Carefully consider how best to use those funds:
- Making new hires/outsourcing
- Investing in new equipment
- Training for yourself
Putting money back into your business is especially vital in the first few years of your business. Don’t leave yourself so financially strapped that the stress impedes your ability to think clearly and make good decisions, but plan for a tight first couple of years until your business is on its feet.
Avoid the “Busy” Trap
Business owners are insanely busy people. No one blurs the lines between work and life quite like a new entrepreneur, but just because you’re channeling every spare second into the business doesn’t mean that time you spend is actually productive.
Being “busy” is not the same as being productive. In fact, if every day is crowded with repetitive tasks, meetings, and putting out fires, you’re too busy to be productive.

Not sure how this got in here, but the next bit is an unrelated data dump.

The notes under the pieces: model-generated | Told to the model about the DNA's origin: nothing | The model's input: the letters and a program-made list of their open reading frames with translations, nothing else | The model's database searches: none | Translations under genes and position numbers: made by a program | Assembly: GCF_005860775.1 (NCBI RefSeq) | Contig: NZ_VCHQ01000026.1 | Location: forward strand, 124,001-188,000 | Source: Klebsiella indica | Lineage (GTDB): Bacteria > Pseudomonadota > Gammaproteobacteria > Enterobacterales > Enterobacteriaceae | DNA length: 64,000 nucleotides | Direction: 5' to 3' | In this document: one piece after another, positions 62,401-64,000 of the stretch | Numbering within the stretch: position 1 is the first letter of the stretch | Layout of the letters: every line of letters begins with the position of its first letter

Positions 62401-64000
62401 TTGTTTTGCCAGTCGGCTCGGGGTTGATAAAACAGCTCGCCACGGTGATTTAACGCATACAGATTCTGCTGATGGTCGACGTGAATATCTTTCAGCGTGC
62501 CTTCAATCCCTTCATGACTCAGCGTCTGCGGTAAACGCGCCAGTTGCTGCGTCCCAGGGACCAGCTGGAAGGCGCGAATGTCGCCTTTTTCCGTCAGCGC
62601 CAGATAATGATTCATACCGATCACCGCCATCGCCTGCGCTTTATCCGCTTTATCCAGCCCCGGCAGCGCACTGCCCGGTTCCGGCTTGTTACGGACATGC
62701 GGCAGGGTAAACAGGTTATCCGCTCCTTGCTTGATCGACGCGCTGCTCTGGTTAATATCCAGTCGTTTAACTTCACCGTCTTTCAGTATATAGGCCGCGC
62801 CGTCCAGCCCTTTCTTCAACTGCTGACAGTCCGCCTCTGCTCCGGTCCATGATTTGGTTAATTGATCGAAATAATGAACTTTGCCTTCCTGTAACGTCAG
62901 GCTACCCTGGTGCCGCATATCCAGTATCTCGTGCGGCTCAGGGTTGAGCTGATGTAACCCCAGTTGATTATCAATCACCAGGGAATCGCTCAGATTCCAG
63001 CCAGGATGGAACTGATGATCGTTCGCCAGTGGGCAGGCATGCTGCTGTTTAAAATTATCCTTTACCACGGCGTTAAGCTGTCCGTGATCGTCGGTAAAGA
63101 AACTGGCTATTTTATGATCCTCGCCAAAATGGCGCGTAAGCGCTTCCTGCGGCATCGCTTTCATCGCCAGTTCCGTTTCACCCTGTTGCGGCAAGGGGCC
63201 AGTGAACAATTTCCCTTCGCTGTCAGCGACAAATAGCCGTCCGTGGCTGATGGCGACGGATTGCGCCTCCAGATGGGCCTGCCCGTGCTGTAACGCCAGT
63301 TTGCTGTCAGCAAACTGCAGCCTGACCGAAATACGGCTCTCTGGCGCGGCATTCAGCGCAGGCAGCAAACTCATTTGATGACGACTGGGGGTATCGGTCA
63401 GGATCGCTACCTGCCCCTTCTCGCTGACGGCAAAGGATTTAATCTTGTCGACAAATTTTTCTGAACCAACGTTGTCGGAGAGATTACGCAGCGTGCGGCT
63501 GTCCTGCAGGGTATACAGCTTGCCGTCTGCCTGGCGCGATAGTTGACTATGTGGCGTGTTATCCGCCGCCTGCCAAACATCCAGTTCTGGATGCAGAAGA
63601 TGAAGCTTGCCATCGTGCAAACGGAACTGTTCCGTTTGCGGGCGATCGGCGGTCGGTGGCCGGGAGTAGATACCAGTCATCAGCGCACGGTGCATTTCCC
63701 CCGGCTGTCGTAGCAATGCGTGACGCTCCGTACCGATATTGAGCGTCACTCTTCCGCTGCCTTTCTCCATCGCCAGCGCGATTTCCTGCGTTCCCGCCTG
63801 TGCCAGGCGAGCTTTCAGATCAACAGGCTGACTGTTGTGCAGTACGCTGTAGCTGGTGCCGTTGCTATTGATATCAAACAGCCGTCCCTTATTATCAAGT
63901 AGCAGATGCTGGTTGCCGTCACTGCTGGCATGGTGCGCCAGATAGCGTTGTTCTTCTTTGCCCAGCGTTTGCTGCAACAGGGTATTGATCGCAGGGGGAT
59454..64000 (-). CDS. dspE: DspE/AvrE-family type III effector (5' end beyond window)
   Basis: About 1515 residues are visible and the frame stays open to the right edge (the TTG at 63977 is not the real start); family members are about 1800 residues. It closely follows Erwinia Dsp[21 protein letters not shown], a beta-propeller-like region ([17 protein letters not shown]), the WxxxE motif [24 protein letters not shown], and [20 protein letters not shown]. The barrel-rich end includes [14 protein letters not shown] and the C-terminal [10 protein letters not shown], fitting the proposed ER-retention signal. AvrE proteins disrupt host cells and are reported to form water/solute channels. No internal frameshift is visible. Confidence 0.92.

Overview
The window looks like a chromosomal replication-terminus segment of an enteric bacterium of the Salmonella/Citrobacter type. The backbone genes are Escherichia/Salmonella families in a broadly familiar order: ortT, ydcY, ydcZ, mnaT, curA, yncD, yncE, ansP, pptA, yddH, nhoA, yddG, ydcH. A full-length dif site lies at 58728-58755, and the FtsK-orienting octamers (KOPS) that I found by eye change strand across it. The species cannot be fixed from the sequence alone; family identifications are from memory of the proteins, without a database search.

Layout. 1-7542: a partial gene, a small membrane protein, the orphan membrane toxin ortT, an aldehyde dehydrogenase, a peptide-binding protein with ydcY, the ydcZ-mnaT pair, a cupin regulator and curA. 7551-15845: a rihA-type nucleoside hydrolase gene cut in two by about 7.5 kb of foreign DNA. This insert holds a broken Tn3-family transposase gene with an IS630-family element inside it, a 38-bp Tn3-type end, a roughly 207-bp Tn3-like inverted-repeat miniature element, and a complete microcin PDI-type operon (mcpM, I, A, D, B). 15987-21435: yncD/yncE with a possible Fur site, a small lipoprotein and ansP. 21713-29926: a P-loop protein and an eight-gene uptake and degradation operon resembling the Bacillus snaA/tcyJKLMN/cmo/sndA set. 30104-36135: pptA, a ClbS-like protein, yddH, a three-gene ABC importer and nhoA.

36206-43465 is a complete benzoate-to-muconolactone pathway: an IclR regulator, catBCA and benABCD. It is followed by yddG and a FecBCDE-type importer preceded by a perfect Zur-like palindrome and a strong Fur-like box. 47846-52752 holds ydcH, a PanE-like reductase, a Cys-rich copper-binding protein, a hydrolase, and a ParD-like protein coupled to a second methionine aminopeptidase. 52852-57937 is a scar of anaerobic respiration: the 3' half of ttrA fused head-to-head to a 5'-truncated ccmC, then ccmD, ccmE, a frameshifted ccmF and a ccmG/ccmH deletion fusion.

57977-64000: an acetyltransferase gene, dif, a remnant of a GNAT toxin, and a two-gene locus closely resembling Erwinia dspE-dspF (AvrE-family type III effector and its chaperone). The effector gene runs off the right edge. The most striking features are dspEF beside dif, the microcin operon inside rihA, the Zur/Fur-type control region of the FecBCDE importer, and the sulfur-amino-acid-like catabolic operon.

Growing a business takes focused time and energy. If you find you’re doing the same things over and over again every day, it’s time to delegate so you can spend your valuable time moving the business forward.
Invest in Powerful Software
Many new small business owners don’t think much about the software they use to run their business. They start out using their smartphone and Excel spreadsheets, and add new tools as they need them.
Unfortunately, this approach encourages a reactionary mindset that can stunt the growth of your business long into the future. It’s much easier to grow into a software solution than to force yourself to fit into a system that’s too limited for your needs.